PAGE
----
The big story here is two-fold. First, out of the box the Nexus 5 supports LTE. The Nexus 4 didn’t officially support LTE at all, although with a little hackery you could get it up and running on band 4, used by T-Mobile USA. Secondly, the North American Nexus 5 supports both GSM and CDMA networks, while the other Nexus 5 variant covers most of the rest of the world.

The North American version of the Nexus 5 (D820) supports LTE on bands 1, 2,4,5, 17, 19, 25, 26 and 41, GSM 850, 900, 1800 and 1900MHz, WCDMA bands 1, 2, 4, 5, 6, 8 and 19 and CDMA band class 0, 1 and 10. For US users, that means the Nexus 5 will work on AT&T, Sprint and T-Mobile’s 2, 3 and 4G networks, and should be compatible with any of their prepaid subsidiaries. It will also support Sprint’s new Spark Network. Noticeably absent is Verizon support, but 3 carriers and LTE is better than 2 and none.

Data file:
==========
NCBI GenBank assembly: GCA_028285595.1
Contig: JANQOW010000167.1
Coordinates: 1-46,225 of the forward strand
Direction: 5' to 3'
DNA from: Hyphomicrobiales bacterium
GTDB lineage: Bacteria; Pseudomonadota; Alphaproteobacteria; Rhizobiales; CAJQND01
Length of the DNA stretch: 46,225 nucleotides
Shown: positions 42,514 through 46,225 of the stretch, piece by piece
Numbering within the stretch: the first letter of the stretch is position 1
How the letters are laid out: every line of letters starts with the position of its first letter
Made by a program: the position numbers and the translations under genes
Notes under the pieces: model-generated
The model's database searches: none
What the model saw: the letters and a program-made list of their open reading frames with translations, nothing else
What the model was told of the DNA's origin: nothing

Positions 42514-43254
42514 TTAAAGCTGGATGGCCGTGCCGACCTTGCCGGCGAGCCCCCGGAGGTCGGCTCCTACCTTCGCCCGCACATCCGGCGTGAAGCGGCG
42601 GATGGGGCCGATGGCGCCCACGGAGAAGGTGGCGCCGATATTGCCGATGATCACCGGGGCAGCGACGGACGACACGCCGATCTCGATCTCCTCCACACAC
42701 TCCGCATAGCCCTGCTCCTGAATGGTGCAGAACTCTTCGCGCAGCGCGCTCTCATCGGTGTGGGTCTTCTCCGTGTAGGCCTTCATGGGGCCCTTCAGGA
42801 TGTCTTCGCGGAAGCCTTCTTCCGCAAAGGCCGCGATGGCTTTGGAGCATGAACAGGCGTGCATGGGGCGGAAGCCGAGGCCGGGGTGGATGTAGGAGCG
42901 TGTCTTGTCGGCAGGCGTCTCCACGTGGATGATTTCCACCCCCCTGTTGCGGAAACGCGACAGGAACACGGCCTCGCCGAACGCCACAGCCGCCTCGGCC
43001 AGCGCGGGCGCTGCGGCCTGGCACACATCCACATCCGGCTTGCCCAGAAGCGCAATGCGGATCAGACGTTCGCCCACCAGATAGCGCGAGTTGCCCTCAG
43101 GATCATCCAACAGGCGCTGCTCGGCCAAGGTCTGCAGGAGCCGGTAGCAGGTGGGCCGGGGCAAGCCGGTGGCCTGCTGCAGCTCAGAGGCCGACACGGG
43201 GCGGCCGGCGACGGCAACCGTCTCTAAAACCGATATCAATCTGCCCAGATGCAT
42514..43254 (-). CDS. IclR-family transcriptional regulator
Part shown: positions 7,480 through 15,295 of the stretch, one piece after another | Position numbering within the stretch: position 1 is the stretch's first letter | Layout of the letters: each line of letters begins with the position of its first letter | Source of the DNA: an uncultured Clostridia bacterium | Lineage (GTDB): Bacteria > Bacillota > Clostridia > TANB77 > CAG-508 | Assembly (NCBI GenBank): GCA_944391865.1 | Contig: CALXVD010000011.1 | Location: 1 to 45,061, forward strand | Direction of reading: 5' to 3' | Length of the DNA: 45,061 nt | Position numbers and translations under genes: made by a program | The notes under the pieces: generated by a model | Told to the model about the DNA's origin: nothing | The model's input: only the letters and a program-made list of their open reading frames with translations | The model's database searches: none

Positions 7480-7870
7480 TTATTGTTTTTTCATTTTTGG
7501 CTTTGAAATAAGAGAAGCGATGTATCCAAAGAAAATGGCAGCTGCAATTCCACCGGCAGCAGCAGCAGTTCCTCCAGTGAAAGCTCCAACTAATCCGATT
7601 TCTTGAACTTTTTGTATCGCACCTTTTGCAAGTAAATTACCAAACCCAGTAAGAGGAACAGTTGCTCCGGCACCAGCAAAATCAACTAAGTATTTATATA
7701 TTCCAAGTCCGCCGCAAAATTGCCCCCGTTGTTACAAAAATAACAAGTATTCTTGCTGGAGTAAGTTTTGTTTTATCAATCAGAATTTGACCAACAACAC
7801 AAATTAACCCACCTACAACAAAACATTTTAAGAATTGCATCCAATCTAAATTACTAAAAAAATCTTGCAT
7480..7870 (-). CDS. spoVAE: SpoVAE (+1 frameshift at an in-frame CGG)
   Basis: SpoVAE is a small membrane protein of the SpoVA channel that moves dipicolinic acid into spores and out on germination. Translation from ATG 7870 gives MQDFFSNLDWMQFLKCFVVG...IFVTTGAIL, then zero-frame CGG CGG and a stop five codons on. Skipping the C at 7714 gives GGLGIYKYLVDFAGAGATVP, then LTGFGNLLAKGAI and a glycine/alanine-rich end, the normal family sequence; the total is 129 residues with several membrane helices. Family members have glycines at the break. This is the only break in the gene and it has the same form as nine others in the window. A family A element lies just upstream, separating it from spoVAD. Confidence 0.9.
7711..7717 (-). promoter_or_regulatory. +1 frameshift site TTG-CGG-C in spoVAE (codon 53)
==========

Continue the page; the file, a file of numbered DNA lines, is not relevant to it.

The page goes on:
The D821 variant has no CDMA support, and supports LTE bands 1, 3, 5, 7, 8 and 20 and WCDMA bands 1, 2, 4, 5, 6 and 8 which gives it almost universal coverage in Europe and the rest of the world, save for Asia and it’s hodgepodge of wireless technologies. There may various other carriers that can’t support either the D820 or D821, but in general if you’re not in Asia there is a Nexus 5 for you.

Web performance is not surprisingly similar between the two devices. While you’re going to get faster page loads on the Nexus 5 while on cellular date (assuming you have LTE coverage), rendering in the stock Chrome browser is nearly identical.

Web page rendering in the stock Chrome browser is nearly identical on both devices - Google Nexus 5 vs Google Nexus 4
Web page rendering in the stock Chrome browser is nearly identical on both devices - Google Nexus 5 vs Google Nexus 4